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 Tuesday, Feb. 28, 2006 IssueFaculty/Staff E-Newsletter


Ceramics: A Small Program with a Large Reputation
by Linda Besen, Publications and Creative Services

When U.S. News & World Report ranked CU's ceramics program ninth in the nation, the ceramics faculty were not surprised. "All three of us think we should be ranked a little bit higher," said Professor Scott Chamberlin. "We have spent a couple of decades building a great program." He gives credit to Betty Woodman, professor emerita and former director of the ceramics program, who has been called the most influential artist now working in ceramics. "She was responsible for bringing good people here, both faculty and grad students, and realized that ceramics couldn't survive by itself in a fine arts department — it had to find ways of engaging the painters, the sculptors and others. Those of us who came after feel the same way."

Ceramics has always been intertwined with painting and sculpture so it's natural that the disciplines work together. Historically, stories were told in pictures on pots; murals were painted on tiles. At CU, the academic structure of the entire fine arts program fosters dialogue among peers in every area.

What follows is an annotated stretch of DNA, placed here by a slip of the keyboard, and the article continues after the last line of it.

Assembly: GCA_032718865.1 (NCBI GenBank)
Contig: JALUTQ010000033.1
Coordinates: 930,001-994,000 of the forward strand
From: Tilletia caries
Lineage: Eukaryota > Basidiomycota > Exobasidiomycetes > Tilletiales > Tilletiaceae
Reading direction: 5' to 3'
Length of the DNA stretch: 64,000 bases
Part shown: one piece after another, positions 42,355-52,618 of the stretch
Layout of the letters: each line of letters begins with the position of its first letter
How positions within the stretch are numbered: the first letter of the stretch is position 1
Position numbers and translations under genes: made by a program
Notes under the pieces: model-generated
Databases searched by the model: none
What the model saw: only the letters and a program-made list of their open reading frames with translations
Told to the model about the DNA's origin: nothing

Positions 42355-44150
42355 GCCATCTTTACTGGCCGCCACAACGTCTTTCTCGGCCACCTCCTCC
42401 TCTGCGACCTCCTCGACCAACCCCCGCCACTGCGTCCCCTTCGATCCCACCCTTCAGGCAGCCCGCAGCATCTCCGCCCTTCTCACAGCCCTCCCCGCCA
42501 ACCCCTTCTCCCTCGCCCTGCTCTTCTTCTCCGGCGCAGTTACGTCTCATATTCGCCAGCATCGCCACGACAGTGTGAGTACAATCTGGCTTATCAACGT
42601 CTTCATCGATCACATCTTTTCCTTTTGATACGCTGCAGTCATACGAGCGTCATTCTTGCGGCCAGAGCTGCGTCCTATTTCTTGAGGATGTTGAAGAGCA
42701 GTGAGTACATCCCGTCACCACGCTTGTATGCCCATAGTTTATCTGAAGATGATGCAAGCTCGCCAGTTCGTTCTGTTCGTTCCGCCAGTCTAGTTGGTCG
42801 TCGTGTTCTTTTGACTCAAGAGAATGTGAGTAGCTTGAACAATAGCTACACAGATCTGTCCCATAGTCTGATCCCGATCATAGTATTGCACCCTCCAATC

"I think the nice thing about the ceramics program is that all of us on the faculty are working artists. We spend a lot of time on our studio practice — but we also are interested in and love teaching," said Chamberlin.

Molly Hatch, one of only two graduate students admitted to the program last year, agrees. She says CU was her first choice, mainly because "the faculty work coming out of the program was reputable." All of the graduate students work in a large, somewhat communal set of private studios with 24-hour access.

Chamberlin has been at CU for 20 years. "I've watched what happened during the Reagan years when everybody left to become business people," he said. "Now it's the opposite: people are realizing there are lots of ways of making a life." Currently the department is experiencing a surge in enrollment to about 900.

For more information about the ceramics program, visit Art Department: Ceramics.


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